I’m going to tell the story of my breastfeeding journey (it was a short journey, barely left the bastard station 🙈) When I was pregnant, I always knew I wanted to breastfeed. I went to an NHS antenatal class run by militant breastfeeding Nazi midwives who basically said your child would die if you didn’t breastfeed them (ok not quite 🙊) But they also said a lot of things like ‘your body knows what to do’, ‘your body is capable of producing enough milk, even for twins,’ ‘the baby’s instincts will tell it what to do’ etc. I left thinking yes it was going to be easy and I’d perfect the rugby ball hold with a twin on each boob in no time. Oh how naive. WHY can’t they be bloody realistic and warn you that actually sometimes your body doesn’t know what the f**k to do, it doesn’t produce enough milk, it BLOODY HURTS, some babies don’t/can’t/won’t latch properly and you’ll more than likely end up with bleeding nipples on at least one occasion, never mind the fact that you’ll probably be in a sh*t load of pain from the traumatic birth which was also supposed to be beautiful and easy, overwhelmed by the fear and responsibility of having a small life or two suddenly depending on you and crying hormonally every two minutes when you don’t even know why. But they don’t tell you any of that! I honestly wish I had been better prepared mentally for just how hard it could be. I know it’s not the same for everyone and some are lucky in that it does come naturally and quite easily, but for me and probably many others, there just seemed to be so many factors working against me. I was a wreck after the birth – my episiotomy was buggered, I had a blood transfusion a few days after having the twins, I was in total shock and utterly overwhelmed. Feeding didn’t feel natural – if I’m honest I was such a mess I definitely don’t think I bonded with them straightaway. Cora didn’t seem able/willing to latch at all so we concentrated on trying to get Henry feeding – I had just about every midwife/breastfeeding person in the hospital try to help me but he still kept coming on and off and I didn’t feel like he was really getting anything from me. I kept trying and was also painstakingly hand-expressing drops of colostrum to feed them in syringes but eventually there was blood in H’s nappy from dehydration so I was forced into giving them bottles (we’d been cup or syringe feeding up to this point). I was so upset and already felt like I’d failed. To be quite honest, for me, trying to breastfeed was one huge trauma – I never expected I would be quite as emotional about it as I was. Looking back I kind of wish I’d just accepted then that it wasn’t going to happen and moved on but I didn’t. I decided to pump and keep trying with the feeding. When we went home, I was absolutely terrified and there was so so much to think about – I had been so naive thinking that I’d be bfing them both that I had nothing ready for bottle-feeding so we had to buy bottles, a steriliser, formula etc and learn how to use it all. It all felt so overwhelming that I didn’t really realise that I needed to start expressing straightaway. Although I didn’t have a feeling of my milk ‘coming in’ I guess maybe it did because I got engorged which was sooo painful – my boobs were like actual rocks and just agony, I didn’t know how to use the pump, I didn’t know if I should when they were like that. In desperation I spoke to a ‘La Leche League’ woman on the phone at like 2am and she basically said ‘why are you pumping, just feed them’ which was really unhelpful at that point and did not make me feel any better. Anyway with cabbage leaves and hand expressing in a hot shower I eventually sorted it out but I never got on with pumping – don’t know if I wasn’t doing it right or what but I barely made any milk and my nips were sore and bleeding. Plus it was HARD. The babies were feeding every three hours through the day and night (formula with a tiny top-up of my milk at some feeds), with each feed taking about an hour. I was trying to express every three hours as well which took ages, so I would snatch maybe twenty minutes sleep in between before the cycle started again. Not to mention my stitches had come apart again and they couldn’t stitch me back up this time so I was in a lot of pain and healing very slowly. I was barely even finding time to try either of them on the boob and once my OH went back to work, I could barely find the time to express either. I saw a breastfeeding support worker who advised me to try nipple shields but my nipples were so sore that I screamed in pain when Cora latched on. That was the point where I thought ‘enough’s enough’ – I couldn’t cope with any more. I’d expressed for three weeks but was barely making any milk and just making myself miserable – it was all too much. So the pump was banished and we bottle-fed them fully from then on. I’d like to say I was much happier after but then the guilt was unbearable. I was so upset and felt like a total failure. Looking back, I probably should have sought more help really – I was still very traumatised from the birth as well. I’m aware this is sounding so so negative 🙈 But it’s genuinely how I remember the very beginning – I don’t really look back on that time very positively, which again makes me feel even more guilty about it all (motherhood is one neverending guilt trip right? 😏) Of course there were so many lovely and amazing moments in amongst all the crap which I haven’t mentioned in this post because I just really wanted to be honest in talking about my feeding experience and how I felt about it all which for me unfortunately wasn’t the most positive 🙊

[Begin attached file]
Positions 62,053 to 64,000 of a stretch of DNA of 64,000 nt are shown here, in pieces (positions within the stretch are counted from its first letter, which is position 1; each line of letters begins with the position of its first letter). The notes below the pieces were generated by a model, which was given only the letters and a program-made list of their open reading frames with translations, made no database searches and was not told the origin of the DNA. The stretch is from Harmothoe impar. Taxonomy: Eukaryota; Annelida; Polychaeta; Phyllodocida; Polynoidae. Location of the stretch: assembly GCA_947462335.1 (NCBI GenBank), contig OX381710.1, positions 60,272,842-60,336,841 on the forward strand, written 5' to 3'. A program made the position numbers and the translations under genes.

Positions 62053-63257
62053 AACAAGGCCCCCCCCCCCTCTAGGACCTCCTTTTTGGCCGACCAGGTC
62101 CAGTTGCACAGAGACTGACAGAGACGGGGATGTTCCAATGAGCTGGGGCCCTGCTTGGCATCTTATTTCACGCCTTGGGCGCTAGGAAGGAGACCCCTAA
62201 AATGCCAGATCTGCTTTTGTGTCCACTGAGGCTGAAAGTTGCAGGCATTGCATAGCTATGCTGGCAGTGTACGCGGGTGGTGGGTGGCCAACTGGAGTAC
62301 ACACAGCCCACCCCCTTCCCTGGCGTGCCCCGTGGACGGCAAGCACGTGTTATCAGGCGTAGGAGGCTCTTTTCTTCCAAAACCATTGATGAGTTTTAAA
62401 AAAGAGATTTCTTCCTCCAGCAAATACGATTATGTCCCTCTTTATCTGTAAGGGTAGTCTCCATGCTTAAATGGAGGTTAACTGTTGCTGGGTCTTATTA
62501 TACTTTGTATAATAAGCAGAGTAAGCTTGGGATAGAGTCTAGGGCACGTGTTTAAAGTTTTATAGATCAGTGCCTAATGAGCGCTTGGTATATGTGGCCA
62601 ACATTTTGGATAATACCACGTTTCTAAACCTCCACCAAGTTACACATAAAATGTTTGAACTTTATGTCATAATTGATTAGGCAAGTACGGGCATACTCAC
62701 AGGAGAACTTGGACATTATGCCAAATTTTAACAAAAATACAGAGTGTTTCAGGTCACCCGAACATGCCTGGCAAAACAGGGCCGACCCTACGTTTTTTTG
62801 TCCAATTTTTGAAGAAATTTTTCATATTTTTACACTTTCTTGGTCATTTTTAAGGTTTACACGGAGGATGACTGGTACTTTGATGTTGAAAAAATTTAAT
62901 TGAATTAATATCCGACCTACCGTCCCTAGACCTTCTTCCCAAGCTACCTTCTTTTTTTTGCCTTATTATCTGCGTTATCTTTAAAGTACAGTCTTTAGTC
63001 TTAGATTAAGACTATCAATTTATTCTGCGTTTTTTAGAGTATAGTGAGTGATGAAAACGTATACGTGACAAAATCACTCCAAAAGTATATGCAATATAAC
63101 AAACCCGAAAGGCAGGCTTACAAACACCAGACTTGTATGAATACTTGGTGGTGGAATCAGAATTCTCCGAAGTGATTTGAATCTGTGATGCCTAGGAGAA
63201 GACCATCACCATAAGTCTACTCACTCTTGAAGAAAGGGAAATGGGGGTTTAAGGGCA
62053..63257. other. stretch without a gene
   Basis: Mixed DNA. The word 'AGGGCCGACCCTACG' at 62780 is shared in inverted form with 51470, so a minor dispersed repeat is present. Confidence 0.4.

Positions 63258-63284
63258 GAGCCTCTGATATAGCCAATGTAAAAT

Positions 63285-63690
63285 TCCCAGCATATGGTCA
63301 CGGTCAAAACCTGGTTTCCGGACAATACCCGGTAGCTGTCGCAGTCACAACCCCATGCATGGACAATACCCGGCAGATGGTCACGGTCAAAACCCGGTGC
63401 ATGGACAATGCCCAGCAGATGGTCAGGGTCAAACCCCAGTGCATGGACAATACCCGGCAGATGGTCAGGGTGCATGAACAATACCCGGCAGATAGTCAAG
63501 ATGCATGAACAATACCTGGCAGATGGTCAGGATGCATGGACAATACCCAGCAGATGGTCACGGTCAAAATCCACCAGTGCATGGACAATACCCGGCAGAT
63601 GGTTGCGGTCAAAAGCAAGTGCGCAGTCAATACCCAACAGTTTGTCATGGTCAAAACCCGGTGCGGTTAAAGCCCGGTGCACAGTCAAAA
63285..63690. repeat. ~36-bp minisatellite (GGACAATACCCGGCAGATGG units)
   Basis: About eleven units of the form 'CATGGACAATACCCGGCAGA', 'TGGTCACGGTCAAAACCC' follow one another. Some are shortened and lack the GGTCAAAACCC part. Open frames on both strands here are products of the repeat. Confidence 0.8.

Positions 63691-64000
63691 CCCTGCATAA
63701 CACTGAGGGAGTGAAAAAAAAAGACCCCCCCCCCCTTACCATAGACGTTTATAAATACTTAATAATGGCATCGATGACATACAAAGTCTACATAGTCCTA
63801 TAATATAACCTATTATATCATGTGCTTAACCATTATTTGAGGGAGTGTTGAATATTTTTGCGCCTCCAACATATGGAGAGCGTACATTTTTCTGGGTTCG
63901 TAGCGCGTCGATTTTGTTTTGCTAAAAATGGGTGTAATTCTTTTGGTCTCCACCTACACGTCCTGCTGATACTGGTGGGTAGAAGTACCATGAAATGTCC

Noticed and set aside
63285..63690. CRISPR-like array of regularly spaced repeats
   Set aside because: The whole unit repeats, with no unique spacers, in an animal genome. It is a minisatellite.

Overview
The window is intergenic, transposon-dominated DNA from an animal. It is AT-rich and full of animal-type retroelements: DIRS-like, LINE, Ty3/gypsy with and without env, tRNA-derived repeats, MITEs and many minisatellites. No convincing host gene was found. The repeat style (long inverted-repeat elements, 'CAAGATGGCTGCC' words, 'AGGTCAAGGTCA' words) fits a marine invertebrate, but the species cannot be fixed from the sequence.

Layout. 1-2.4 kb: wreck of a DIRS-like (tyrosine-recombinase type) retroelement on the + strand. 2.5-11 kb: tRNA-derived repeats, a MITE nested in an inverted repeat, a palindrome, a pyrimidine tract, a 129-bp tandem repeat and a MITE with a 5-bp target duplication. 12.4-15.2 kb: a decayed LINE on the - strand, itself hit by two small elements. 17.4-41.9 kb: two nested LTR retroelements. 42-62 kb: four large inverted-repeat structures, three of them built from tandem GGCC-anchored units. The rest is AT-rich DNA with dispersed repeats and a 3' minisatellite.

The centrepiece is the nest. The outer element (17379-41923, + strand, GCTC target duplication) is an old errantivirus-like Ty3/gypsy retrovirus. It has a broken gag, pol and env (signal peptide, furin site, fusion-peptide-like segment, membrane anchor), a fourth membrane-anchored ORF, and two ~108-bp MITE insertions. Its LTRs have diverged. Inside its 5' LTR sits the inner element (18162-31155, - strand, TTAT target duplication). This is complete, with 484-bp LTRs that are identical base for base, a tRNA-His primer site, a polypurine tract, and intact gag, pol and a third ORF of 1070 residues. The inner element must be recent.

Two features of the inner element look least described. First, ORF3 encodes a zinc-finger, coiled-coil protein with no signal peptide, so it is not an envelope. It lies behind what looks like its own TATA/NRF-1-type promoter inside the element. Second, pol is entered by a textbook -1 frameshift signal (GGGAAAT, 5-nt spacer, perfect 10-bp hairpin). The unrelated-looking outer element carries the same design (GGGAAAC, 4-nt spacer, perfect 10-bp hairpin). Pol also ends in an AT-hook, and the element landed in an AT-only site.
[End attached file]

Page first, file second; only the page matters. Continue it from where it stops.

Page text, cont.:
But anyway getting back to my original point – that is why I don’t really feel I had much of a choice when it came to not breastfeeding. Even now I feel a pang of jealousy/guilt/sadness when I see a woman breastfeeding, and I know I should really have got over it by now – they’re nearly two! 🙈 But I think more people need to understand that it can be such a sensitive subject and just think before they make offhand comments about women who haven’t breastfed – whether they chose not to or just simply couldn’t do it for whatever reason, you never know what feelings they might be hiding.